By Brett Larson, September 1, 2015
East Lake meeting scheduled after Band government expresses concerns
In response to pressure from the Mille Lacs Band government, a public meeting about a second proposed pipeline through the District II region took place at East Lake Community Center Aug. 27.
The Band government pushed hard for the meeting after Enbridge Energy, the Public Utilities Commission (PUC) and the Minnesota Department of Commerce scheduled 13 “public information and environmental review scoping meetings” in non-Indian communities along the proposed corridor, but only one on Indian land, at Rice Lake Community Center on the White Earth Reservation.
Enbridge has applied for a permit to re-route Line 3 in the same corridor as the proposed Sandpiper pipeline. Line 3 carries oil from Alberta’s tar sands in Canada to Superior, Wisconsin.
The meetings are part of the Department of Commerce’s “full review” process for projects expected to have a significant environmental impact.
The meeting was added on Aug. 17 to the original schedule, which was published July 23.
Chief Executive Melanie Benjamin was the first to testify after brief presentations from the Public Utilities Commission, the Department of Commerce, and Enbridge Energy. She stressed that the meeting did not constitute government-to-government consultation with the tribes, which the state had still not entered into on either the Sandpiper or Line 3 applications, despite an executive order from Gov. Mark Dayton requiring that agencies do so.
Many Band members and allies spoke in opposition to the pipeline, including Joe Plumer, Dawn Aubid, Azhibik Aubid, Michael Davis, Dante Benjamin, Charlie Lippert, Emily Johnson, Suzanne Wise, Susan Klapel, Russell Shabaiash, David ‘Niib’ Aubid, Katie Draper and Raina Killspotted.
The youngest of the group, Dante Benjamin, introduced himself in Ojibwe and then spoke of the potential impact of an oil spill on the rice, the water and the animals. “We’ve had those lakes for so long,” he said. “We’ve been keeping them clean. We canoe on them. We put out our asema, which is tobacco, before we go. What I’d like to say is, we’re just kids trying to keep our traditional ways and protect our lakes.”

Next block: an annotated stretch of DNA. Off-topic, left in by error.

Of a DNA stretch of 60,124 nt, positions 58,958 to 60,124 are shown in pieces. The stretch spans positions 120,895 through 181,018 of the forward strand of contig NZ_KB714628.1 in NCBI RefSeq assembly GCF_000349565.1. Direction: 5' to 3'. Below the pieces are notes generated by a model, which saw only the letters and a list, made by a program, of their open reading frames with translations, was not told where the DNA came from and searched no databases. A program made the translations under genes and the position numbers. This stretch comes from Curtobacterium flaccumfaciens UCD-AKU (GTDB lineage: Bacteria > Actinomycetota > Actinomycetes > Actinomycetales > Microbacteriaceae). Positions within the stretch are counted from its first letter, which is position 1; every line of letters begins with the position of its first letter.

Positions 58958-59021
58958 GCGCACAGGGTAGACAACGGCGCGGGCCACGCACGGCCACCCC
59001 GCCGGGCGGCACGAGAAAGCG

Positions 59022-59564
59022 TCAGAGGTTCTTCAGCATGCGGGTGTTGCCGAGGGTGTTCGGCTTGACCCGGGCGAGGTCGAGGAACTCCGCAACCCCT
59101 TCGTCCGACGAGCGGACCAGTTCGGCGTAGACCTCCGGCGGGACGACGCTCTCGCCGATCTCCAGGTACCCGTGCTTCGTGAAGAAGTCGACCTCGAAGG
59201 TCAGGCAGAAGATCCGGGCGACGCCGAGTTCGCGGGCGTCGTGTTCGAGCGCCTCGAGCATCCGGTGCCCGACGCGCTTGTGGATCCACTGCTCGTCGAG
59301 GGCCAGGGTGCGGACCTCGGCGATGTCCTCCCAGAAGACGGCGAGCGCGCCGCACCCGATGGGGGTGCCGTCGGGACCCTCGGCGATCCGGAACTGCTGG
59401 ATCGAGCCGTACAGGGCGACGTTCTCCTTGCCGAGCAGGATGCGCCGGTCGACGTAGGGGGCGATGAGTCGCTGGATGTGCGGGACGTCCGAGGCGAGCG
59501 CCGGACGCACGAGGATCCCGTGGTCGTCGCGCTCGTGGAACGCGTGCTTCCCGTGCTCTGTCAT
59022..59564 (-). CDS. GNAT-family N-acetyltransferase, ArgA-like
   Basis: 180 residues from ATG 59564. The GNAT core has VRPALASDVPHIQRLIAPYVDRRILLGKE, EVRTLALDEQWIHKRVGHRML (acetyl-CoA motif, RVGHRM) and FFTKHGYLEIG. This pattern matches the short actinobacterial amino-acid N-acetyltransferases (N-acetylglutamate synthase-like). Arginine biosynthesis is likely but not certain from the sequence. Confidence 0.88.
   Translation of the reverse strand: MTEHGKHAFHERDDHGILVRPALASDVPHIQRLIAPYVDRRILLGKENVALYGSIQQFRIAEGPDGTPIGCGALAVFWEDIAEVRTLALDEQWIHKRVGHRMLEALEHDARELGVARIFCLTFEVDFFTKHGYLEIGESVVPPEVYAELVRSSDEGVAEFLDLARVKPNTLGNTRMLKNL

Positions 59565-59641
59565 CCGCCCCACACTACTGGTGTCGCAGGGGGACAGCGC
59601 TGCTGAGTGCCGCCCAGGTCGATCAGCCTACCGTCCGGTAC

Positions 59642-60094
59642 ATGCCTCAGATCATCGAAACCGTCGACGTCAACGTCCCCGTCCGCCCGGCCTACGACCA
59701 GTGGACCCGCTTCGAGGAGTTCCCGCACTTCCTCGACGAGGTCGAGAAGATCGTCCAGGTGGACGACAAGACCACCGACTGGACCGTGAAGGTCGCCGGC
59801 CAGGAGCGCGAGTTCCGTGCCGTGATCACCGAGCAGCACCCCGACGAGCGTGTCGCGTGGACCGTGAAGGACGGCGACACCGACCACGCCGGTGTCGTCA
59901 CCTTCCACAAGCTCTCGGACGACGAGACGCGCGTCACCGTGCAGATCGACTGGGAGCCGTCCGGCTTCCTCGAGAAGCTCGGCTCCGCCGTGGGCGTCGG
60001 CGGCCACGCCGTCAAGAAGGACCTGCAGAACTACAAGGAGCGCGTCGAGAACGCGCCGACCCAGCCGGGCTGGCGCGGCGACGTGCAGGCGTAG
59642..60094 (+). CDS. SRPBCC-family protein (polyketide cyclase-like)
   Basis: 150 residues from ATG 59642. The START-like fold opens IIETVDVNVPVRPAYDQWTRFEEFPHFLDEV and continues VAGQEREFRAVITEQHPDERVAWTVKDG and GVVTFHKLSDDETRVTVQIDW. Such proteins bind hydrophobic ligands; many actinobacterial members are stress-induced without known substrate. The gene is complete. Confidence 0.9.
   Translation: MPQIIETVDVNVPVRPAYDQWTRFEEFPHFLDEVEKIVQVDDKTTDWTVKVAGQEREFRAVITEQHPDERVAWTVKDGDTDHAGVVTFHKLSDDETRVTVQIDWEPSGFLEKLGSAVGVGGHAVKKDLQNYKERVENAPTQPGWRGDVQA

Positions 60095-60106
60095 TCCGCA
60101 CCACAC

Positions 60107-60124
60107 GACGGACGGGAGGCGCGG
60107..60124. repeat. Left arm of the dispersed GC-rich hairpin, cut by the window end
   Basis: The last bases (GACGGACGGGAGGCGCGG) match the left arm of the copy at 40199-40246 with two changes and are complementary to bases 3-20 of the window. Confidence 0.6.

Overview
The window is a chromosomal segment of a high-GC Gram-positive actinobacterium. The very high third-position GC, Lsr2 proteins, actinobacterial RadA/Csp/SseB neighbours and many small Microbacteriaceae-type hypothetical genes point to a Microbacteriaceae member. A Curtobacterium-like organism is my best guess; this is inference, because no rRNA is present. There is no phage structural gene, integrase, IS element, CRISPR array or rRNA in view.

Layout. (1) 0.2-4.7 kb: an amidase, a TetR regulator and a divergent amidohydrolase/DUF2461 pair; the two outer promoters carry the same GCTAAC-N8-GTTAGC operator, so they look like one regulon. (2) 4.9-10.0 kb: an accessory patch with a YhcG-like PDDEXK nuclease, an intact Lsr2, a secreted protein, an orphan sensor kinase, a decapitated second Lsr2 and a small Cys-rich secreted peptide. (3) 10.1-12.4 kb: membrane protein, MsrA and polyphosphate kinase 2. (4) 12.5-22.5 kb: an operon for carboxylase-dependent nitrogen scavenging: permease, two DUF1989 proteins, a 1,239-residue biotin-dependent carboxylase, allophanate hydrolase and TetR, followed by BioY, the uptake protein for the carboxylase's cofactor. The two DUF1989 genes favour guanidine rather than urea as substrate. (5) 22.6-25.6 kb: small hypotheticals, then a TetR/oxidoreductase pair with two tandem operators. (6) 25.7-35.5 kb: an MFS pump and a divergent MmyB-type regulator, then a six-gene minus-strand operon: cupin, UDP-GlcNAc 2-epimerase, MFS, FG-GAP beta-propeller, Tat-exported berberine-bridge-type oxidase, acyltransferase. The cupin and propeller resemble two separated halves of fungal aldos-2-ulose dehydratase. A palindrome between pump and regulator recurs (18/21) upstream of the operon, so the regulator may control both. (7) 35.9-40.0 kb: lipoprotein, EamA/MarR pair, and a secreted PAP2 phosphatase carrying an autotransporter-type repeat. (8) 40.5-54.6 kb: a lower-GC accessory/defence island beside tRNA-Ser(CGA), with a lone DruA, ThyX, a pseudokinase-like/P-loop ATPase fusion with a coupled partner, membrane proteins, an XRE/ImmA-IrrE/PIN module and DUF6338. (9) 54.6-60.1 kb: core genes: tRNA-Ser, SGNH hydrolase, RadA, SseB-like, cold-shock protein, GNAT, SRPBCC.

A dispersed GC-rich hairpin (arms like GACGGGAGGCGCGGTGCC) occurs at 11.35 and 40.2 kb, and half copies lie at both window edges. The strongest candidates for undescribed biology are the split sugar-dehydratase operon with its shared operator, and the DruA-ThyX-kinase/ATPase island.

During a break in the proceedings, a sheriff’s deputy asked Niib to move to the other side of the room because he was holding his ceremonial war club, which the deputy thought Enbridge representatives might find intimidating. Niib declined to move.
After the break, Niib urged the attendees to look at the Enbridge representatives seated in the front row. “I want everybody here who lives in this community to take a good look at these Enbridge people,” he said. “It’s the face of genocide and environmental racism. Here it is. Look at it. Look at them. There they are. What they would do to us if they had the chance, and our way of life, our future generations. We can look at them now, but they have to look in the mirror for the rest of their lives and see themselves the way they are. … Do you know who you are? You’re Mr. Environmental Racism. Mr. Genocide. That’s what you would do to the community here of Indian people of East Lake and the surrounding area.”
Niib spoke at length in Ojibwe and directed attention again to the Enbridge representatives. “They just sit there,” he said. “Well, I brought in a gift that was gifted to me, the ceremonial war club, and I think it’s time that it comes out!”
With that, he struck the table forcefully and walked away.
Two meetings in McGregor on Aug. 25 drew large crowds of opponents and a smaller group of supporters. Most supporters were members of plumbing and pipefitting unions.
There is currently an open comment period for this project. Comments will be accepted through September 30, 2015.
Contact the Public Advisor at firstname.lastname@example.org, 651-296-0406 or 1-800-657-3782 to sign up for the mailing list.
Report from June Hearing
Chief Executive Melanie Benjamin announced on Aug. 19 that the final report regarding the proposed Sandpiper Pipeline has been submitted to the Band. This report was developed at the request of Chief Executive Benjamin and discusses the environmental damage that the Sandpiper Pipeline could pose to the community.
Information for the report was gathered at a June 5 public hearing at East Lake Community Center. The hearing was coordinated by Melanie and Niib after Enbridge Energy and the Minnesota Public Utilities Commission failed to hold any hearings on tribal lands. More information on the report will be mailed directly to Band members in the near future.